Friday, March 30, 2007

open hands

Deep water
Black, and cold like the night
I stand with my arms wide open
I've run a twisted line...

I could not see for the fog in my eyes
I could not feel for the fear in my life
From across the great divide
In the distance I saw a light...

~ Daniel Lanois, The Maker

My steps along roads and through woods had brought me to a captivating river. It was just the other day. Strikingly bright light and saturated blue expanses drew contrasts against flowing ice, breaking away from the riverbanks. I needed to climb down to the water, and establish a clear memory of warming sun above stinging icy currents. Amidst a voyage, even a personal exodus, arriving at the side of a river represents the accomplishment of having covered some rugged undetermined distance, however this is but an encampment. The river must be traversed. The arrival is but a departure, and my crossing-over is with gratitude rather than regret. So I go.

With open hands, my intention is to release and not grasp at what was, or is incalculably yet to be. But this released grip is not a rescinding of my responsibility, rather an embrace of the moment and to look forward. For me to extend an openness- to others and to this springtime- there must be an unburdening of all that encumbers my being. And further along, surpassing roads and rivers, must come the recollection of maintaining the true meaning of the open gesture and not to be brought down by the weight of what is past. For me to let go is to make room; not for more self-defeat, but for the presence of those I encounter, as well as for the present that is given.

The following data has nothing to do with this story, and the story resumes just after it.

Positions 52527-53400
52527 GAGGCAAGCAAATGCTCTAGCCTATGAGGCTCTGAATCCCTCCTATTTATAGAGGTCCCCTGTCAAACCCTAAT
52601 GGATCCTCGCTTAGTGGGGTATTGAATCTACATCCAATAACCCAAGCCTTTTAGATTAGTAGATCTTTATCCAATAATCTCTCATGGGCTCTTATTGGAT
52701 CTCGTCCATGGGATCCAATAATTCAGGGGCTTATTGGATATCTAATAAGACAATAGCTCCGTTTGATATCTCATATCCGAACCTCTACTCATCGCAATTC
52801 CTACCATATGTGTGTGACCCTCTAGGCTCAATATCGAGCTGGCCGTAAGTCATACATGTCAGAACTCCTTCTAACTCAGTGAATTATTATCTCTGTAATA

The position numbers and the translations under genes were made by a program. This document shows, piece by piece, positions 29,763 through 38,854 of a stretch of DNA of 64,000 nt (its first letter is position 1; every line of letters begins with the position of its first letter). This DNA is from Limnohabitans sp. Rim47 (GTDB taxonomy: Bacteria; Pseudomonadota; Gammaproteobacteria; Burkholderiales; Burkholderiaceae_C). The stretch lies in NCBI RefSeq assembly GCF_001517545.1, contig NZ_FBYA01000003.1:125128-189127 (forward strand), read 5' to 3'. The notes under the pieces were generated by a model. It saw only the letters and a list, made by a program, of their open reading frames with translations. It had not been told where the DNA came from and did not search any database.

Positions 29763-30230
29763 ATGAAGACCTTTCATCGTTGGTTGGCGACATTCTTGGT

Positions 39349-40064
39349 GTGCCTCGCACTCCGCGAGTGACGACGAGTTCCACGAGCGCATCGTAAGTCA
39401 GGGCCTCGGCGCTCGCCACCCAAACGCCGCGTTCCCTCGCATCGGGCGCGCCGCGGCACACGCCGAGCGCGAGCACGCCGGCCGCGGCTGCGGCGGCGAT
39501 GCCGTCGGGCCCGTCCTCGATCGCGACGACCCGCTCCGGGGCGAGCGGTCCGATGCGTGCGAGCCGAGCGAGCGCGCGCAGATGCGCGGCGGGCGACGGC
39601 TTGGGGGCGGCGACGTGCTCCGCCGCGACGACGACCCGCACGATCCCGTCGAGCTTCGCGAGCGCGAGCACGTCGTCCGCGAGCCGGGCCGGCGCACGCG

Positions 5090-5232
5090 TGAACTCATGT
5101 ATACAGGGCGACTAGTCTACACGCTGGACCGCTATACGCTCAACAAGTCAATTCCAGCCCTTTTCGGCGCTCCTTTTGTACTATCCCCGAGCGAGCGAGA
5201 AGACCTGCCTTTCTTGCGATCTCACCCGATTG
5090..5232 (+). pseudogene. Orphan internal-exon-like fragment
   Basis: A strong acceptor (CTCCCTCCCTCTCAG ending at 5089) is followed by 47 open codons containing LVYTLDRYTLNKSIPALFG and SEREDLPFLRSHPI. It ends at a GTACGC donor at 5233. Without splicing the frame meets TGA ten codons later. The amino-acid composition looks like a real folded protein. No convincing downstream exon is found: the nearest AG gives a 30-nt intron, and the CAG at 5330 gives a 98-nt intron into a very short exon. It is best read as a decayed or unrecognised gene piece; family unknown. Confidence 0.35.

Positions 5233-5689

On my work-day breaks, when I can collect my thoughts, a sense of what my inner vernacular calls "losing the silence" becomes troubling. And that seems to me as something contradictory. Experience is now reminding me how silly it is to worry about not wanting to worry! It is rather like Meister Eckhart, in the 14th century, pondering the notion of the feeling of God being far away. He wrote that when feeling a "loss" of the Creator's presence, one should return to doing what they did when they felt the greatest spiritual consolation. It is as if to say I must retrace to where I knew I left off, along many miles of travel. Even if that might be in the simplicity of sensing of my own breathing.

Tuesday, March 20, 2007

north point

“Have you ever been to North Point
To spend your time and pray.
The prison walls so cold and dark and grey.

Then on a bright day at North Point
The gate was open wide.